In this session, we would like to focus on emerging technologies and approaches that will shape the future of TPD and expand the therapeutic impact of both glue degraders and bifunctional degraders (PROTACs). We would like to cover the following aspects:
– Enriching the toolset of E3 ligases that can be hijacked for TPD beyond the most used CRBN and VHL could have an impact in terms of avoiding resistance or enabling tissue targeted degradation: how to identify new E3 ligases that bear promises for TPD?
– Further extending the “degradable proteome” to hard-to-drug proteins might require alternative approaches that trigger degradation via non-E3 dependent mechanisms of action, what are up-and-coming concepts in those directions?
– Glue degraders have historically demonstrated that they can lead to the degradation of proteins thought to be undruggable, such as transcription factors. Nevertheless, the identification of new glue degraders has been hampered by the lack of methodology to rationally identify those types of small molecules. What are the newest methodologies to screen for glue degraders?
Targeted protein degradation by means of Proteolysis targeting chimeras (Protacs) has emerged as a strategy to deplete proteins for therapeutic purposes and as a source of drug discovery with high potential. Conventional Protacs are heterobifunctional molecules that simultaneously interact with a ubiquitin ligase and the protein intended to degrade, the target. In the last decade, the concept of proteolytic chimeras has included novel degrading mechanisms, expanding the potency of the method. We present here an approach based on combinations of ligands and linkers, in which novel targeting systems are explored.
Targeted protein degradation (TPD) is a powerful emerging modality in drug discovery. TPD molecules including Proteolysis Targeting Chimeras (PROTACs) have been used to modulate protein targets that were long considered “undruggable” and can convey additional benefits over conventional small molecule methods including improved potency and selectivity.
Utilising the full advantages of TPD necessitates optimisation of degrader molecules, which in turn requires a detailed understanding of the mechanism of action of the compounds. The TPD field continues to make rapid progress to expand the toolbox of cell-based methods, biophysical assays and structural approaches to scrutinise and enhance the potency of PROTACs and other degraders.
In this presentation I will outline a perspective from the Centre for Targeted Protein Degradation (CeTPD) in the University of Dundee on the benefits and challenges of the PROTAC approach to drug discovery, and will outline some of the approaches we take to design and optimise degrader molecules. I will also provide case studies of our recently disclosed VHL-recruiting orally bioavailable PROTACs ACBI2 and XL01126.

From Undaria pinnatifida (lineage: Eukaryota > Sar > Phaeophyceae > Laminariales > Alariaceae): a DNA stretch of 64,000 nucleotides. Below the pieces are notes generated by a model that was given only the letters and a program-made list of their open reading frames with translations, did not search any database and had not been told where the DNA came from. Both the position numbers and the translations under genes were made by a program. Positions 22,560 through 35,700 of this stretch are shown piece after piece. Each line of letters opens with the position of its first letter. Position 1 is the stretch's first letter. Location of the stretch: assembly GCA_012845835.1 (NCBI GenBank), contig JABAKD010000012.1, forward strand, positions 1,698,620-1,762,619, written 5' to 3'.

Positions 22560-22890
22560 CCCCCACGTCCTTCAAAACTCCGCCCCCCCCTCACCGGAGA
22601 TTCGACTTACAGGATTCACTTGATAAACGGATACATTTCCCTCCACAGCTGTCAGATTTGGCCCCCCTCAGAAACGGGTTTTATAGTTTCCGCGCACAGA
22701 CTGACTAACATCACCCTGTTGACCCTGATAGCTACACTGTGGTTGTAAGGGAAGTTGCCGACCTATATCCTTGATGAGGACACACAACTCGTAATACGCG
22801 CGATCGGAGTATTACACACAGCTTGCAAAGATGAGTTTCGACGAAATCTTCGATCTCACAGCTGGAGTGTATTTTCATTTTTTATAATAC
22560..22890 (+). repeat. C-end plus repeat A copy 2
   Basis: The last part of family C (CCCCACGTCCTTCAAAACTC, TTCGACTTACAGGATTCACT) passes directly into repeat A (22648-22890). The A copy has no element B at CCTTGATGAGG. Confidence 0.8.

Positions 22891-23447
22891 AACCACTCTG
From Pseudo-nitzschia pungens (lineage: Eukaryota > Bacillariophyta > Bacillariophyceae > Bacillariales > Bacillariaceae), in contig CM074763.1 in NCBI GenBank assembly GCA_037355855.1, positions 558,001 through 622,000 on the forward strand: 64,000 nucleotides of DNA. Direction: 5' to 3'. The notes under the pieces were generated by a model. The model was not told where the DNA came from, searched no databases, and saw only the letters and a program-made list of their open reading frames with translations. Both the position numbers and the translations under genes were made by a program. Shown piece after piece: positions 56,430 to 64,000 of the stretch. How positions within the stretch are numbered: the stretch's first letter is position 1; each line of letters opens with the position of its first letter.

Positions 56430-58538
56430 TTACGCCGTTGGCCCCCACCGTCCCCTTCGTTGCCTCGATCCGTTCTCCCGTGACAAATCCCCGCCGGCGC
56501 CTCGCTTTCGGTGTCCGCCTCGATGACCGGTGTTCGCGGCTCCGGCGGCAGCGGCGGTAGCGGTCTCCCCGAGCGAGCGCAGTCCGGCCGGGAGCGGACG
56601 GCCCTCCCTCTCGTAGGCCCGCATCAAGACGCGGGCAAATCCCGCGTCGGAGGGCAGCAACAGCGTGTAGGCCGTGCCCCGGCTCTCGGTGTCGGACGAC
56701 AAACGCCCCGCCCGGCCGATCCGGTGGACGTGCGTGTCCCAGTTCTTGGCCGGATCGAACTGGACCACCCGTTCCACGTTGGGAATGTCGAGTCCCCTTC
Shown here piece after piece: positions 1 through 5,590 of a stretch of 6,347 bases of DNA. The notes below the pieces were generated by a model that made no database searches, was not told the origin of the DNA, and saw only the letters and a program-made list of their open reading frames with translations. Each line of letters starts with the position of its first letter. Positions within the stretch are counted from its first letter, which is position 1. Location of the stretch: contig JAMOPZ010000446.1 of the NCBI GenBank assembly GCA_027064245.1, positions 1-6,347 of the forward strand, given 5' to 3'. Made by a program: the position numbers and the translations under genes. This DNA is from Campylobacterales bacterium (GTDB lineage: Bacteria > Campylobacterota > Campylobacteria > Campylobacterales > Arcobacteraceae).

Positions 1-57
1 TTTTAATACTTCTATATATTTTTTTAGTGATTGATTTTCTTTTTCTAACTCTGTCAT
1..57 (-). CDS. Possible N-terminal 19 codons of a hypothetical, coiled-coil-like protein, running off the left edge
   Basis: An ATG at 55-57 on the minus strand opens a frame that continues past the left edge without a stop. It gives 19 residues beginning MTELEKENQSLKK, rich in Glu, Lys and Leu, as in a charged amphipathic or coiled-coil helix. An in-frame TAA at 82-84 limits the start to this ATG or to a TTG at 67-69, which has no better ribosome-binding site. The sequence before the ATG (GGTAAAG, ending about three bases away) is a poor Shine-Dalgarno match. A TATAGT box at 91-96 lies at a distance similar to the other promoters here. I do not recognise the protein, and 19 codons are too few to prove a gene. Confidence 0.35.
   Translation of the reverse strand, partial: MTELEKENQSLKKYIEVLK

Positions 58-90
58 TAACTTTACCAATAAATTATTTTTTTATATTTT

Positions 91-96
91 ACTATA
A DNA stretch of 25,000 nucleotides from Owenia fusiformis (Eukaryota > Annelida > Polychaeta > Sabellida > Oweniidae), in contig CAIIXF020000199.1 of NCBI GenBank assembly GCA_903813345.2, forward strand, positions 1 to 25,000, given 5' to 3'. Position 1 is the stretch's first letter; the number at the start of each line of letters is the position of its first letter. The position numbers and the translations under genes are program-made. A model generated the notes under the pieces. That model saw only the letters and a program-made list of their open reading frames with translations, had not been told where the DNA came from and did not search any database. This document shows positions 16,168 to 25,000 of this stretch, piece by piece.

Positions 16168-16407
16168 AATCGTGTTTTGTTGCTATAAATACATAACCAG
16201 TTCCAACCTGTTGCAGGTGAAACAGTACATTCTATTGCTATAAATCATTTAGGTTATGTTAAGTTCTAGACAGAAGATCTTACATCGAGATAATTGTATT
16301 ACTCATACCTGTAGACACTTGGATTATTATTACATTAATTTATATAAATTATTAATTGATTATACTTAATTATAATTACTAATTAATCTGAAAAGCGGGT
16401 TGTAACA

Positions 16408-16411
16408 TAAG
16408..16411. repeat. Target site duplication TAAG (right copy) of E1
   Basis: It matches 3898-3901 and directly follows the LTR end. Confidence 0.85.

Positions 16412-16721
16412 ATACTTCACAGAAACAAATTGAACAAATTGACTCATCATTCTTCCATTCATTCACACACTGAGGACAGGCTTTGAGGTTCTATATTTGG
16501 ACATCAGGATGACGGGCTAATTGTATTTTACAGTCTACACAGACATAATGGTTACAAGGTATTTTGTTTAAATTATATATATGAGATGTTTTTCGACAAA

E3 ligases have been largely described as a relevant target family in disease. Besides, the irruption of the TDP strategy has situated this target family at the forefront. The recent development and identification of a handful number of specific drug-like molecules targeting E3 ligases (e.g. VHL) have exceptionally improved the perspectives of the PROTAC strategy. Here, I will first present a structure-based computational approach to study E3 ligases ligandability. We identified ligandable allosteric pockets in the major part of the E3 ligases studied. Remarkably, the Fbw7 E3 ligase presented an extremely interesting scenario of allosteric pockets for drug discovery purposes. Giving also its biological relevance in cancer recruiting crucial oncogenes such as c-Myc, cyclin-E and Notch, we selected the “undruggable” Fbw7 as a benchmark E3 ligase to develop a structure-based approach that combines computational and biophysical techniques intending to discover small molecules.
Proteomics has evolved to be one of biotechnology’s most essential tools to drive drug discovery over the years. Recent developments in mass spectrometry-based proteomics instrumentation, data analysis pipelines and artificial intelligence have helped the scientific community to dig (even) deeper into the proteome. Overall, this has enabled the granular study of disease phenotypes and their modulation by bioactive molecules, as well as a better understanding of potential toxicity of drugs in cells. Here we will discuss how proteomics plays a crucial role in targeted protein degradation based therapies by providing guidance for experimental strategies that are critical for success at both discovery and preclinical phases.
FUNDACIÓN CENTRO DE EXCELENCIA EN INVESTIGACIÓN DE MEDICAMENTOS INNOVADORES EN ANDALUCÍA
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